This post is part of a series of tutorials on conversational forms:
- Part 1: Getting Started
- Part 2: Handling Interruptions and Side Questions
- Part 3: Handling Contextual Questions and Adding NLU
This series of tutorials explains how to implement slot filling or conversational forms in Botfront without code. Botfront forms are based on the Rasa's
FormPolicyand offer the same flexibility and resilience.
In the previous post we have seen how to implement more resilient flows by allowing interruptions and side questions.
In this post we'll improve our assistant ability to support users while filling the form. A user might ask for a clarification directly related to a question being asked. An extreme example is when the same question can have a different answer depending on the context. For example, Why are you asking that?.
The first step is to enable contextual questions in the form.
When you enabled slots, Botfront will set the categorical
requested_slot with the name of all slots in forms as categories.
Adding contextual questions is similar to adding generic question or interruption flows.
The main difference is that the first element of the branch need to refer the slot currently being filled. In the context of the
first_name, all you need to do is to set a condition where the
The video shows how to change our story so our assistant can answer the question Why are you asking that? in context.
You can add more questions by adding branches under the slot condition.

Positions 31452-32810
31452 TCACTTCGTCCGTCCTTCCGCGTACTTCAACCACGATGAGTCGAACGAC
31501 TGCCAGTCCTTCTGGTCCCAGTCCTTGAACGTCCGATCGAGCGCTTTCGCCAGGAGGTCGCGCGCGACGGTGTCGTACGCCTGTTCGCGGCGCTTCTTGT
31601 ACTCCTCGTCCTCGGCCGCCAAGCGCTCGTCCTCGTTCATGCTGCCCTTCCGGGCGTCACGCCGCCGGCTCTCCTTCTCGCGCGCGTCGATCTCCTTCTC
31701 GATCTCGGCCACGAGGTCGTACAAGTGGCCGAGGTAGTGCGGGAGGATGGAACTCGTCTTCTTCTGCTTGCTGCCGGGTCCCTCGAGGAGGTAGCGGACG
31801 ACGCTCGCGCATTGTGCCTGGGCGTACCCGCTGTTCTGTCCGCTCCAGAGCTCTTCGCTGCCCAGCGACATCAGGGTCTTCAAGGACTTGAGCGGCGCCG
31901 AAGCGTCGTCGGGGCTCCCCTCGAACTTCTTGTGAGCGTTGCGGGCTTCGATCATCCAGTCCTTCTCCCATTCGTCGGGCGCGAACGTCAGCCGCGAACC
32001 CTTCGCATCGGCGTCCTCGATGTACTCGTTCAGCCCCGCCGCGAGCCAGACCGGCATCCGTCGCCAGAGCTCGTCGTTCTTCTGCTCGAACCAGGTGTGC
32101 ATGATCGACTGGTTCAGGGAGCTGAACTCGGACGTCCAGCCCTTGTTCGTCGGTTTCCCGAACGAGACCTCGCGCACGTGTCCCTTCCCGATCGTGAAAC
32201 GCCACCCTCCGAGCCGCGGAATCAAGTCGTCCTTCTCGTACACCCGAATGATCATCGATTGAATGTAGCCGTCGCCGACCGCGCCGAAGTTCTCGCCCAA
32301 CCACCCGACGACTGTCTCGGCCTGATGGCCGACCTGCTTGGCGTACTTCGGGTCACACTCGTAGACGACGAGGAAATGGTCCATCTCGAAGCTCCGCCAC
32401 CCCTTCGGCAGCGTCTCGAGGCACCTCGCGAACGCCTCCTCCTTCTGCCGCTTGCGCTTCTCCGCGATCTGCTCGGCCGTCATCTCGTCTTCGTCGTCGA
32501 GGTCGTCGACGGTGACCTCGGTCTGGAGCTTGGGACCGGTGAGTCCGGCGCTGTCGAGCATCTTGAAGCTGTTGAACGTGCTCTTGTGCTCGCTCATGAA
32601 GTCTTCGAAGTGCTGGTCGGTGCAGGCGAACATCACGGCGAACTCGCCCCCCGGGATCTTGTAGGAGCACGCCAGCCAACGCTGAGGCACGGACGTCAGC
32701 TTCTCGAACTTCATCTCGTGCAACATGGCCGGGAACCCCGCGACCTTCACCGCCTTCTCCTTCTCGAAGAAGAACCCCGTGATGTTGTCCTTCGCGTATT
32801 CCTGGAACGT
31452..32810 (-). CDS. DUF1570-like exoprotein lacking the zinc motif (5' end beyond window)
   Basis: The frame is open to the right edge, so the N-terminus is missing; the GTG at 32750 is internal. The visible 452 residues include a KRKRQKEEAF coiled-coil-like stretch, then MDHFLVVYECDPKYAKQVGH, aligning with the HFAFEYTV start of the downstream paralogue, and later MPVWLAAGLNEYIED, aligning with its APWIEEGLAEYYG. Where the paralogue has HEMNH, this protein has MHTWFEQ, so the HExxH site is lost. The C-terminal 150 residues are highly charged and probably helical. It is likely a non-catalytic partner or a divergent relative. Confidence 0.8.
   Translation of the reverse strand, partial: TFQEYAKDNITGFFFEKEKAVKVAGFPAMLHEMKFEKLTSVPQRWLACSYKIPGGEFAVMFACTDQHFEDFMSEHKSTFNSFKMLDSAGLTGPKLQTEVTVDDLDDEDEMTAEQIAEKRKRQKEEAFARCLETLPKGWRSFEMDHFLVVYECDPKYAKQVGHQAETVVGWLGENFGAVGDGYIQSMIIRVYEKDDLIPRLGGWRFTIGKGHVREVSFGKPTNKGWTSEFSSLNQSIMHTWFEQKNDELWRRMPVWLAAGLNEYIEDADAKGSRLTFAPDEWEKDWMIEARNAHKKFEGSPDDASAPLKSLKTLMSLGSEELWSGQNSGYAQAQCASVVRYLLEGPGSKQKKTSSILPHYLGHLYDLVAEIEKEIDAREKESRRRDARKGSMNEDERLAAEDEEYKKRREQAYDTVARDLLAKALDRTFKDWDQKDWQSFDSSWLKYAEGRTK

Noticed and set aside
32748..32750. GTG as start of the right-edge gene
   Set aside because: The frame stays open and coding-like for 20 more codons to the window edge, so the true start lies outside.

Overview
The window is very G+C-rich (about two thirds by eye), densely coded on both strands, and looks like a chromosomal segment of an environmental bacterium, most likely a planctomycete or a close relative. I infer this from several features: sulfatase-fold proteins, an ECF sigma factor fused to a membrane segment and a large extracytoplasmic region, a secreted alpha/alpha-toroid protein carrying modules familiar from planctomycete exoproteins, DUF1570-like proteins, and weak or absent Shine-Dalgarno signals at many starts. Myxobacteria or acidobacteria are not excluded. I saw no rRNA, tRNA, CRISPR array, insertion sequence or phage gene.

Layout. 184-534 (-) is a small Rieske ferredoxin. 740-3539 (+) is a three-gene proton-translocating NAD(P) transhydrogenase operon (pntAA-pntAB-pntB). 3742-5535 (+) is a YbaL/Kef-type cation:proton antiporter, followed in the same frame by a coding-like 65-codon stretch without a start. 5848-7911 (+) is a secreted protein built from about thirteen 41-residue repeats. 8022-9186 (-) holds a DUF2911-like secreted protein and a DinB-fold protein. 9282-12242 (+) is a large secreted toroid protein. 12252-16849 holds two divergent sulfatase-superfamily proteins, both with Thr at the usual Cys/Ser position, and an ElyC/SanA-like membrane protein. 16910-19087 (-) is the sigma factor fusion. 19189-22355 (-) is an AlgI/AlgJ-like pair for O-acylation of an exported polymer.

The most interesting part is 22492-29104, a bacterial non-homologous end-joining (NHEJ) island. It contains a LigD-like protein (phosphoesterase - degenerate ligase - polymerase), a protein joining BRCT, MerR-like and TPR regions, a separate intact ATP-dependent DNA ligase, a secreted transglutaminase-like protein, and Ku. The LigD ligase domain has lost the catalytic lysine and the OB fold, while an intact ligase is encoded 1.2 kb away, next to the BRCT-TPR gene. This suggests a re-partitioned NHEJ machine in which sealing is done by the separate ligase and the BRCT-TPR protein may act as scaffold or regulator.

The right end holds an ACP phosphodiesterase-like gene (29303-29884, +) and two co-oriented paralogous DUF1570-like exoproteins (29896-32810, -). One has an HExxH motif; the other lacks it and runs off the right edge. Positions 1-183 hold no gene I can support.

We also need to exclude the why intent from the allowed intents in the extraction tabs of slots.
Now all we have to do is training our assistant and check the result. As you can see the bot can now answerthe question in context.
We added a lot of flexibility and resilience to our form. But we still miss some of the basics: we have assumed until now that users would just type their first name and email address.
But what if someone says Hi, I'm Nathan and my email is email@example.com?
We want our assistant to get the slot value from the right place. If the NLU determines the user is providing their
work_email, then we should take the value from the entity. Otherwise we should just take the content of the message provided it is valid.
In the video we show how to add multiple extraction conditions. We changed two things:
- We specified that the
work_emailcan be extracted from entities if the detected intent is inform.
- We excluded inform from the allowed intents when taking the value from the user message to make sure the conditions don't mix up.
In the previous post we have seen how to handle generic side questions, in this post we extended this approach to contextual questions.